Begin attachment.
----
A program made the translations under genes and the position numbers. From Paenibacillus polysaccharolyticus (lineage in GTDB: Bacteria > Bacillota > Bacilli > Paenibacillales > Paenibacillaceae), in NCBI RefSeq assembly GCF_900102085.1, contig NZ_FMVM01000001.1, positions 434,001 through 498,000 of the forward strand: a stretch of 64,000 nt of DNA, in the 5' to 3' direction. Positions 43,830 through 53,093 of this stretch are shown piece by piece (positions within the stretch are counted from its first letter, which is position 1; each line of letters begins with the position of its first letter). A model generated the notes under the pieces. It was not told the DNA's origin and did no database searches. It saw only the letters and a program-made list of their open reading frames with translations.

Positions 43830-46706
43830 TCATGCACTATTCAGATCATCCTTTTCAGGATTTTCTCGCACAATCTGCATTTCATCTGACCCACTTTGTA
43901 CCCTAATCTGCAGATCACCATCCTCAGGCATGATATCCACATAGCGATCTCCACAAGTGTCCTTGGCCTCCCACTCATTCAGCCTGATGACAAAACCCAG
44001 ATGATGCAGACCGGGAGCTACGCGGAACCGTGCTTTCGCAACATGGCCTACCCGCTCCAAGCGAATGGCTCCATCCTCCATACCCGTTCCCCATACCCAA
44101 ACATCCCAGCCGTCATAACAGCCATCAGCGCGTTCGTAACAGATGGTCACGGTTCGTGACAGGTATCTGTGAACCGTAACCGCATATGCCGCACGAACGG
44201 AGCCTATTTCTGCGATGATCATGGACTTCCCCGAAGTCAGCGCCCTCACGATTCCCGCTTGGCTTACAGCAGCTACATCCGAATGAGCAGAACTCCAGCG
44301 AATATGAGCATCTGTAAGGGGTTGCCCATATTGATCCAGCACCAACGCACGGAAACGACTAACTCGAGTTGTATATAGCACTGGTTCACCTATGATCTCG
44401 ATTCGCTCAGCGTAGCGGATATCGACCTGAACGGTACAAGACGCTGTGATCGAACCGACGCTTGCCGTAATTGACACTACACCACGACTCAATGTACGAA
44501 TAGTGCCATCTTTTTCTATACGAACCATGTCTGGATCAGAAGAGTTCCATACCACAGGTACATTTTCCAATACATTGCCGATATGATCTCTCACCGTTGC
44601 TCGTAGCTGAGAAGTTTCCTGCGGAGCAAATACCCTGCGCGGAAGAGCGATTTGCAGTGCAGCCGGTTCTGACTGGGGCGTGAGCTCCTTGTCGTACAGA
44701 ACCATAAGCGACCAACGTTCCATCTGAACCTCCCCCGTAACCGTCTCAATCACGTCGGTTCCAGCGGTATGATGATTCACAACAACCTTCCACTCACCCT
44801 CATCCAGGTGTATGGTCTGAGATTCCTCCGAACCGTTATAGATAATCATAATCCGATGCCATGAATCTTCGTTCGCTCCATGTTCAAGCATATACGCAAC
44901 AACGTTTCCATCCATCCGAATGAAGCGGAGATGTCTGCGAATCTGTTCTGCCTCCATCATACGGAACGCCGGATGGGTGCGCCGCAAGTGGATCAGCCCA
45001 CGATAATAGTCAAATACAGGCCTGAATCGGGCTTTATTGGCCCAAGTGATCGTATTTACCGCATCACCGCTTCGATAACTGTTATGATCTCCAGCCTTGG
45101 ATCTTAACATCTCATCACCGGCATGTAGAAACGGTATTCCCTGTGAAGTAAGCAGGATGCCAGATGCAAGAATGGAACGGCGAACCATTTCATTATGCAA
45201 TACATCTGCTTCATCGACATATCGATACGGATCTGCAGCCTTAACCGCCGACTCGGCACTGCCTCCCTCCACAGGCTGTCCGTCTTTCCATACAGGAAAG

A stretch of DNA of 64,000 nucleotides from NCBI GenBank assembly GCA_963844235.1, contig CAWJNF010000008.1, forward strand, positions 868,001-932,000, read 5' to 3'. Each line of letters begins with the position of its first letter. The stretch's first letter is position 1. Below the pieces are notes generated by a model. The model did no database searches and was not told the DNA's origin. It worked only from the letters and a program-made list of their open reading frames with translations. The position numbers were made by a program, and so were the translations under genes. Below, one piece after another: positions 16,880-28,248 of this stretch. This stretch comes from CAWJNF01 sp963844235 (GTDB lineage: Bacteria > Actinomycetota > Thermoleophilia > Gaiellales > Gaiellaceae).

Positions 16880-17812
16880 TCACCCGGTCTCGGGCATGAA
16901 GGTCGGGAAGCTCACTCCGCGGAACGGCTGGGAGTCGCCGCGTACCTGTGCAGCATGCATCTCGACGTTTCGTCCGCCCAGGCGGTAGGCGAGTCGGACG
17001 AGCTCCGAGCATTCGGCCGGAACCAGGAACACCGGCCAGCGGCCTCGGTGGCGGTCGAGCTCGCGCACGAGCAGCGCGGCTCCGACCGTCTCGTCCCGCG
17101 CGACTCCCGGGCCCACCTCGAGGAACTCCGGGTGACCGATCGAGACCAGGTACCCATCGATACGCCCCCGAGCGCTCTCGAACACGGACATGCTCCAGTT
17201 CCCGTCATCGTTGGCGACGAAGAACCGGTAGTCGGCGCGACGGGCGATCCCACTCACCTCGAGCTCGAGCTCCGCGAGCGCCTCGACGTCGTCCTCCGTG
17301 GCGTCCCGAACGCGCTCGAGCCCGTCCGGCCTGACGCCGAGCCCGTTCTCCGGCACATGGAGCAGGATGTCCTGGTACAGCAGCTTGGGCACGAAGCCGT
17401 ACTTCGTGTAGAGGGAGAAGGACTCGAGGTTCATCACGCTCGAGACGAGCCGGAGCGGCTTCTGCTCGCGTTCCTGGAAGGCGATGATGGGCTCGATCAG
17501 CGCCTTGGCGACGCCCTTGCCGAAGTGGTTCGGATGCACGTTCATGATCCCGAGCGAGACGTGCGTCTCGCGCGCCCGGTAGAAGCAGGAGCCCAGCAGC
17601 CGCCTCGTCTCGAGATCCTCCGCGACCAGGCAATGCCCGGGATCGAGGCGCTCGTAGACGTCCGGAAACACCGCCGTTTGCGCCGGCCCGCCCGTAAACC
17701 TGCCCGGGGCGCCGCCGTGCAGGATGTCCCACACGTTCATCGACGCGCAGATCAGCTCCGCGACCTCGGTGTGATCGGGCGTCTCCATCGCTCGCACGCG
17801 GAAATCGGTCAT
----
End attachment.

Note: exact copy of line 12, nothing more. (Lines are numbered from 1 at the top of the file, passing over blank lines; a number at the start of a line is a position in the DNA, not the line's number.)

44701 ACCATAAGCGACCAACGTTCCATCTGAACCTCCCCCGTAACCGTCTCAATCACGTCGGTTCCAGCGGTATGATGATTCACAACAACCTTCCACTCACCCT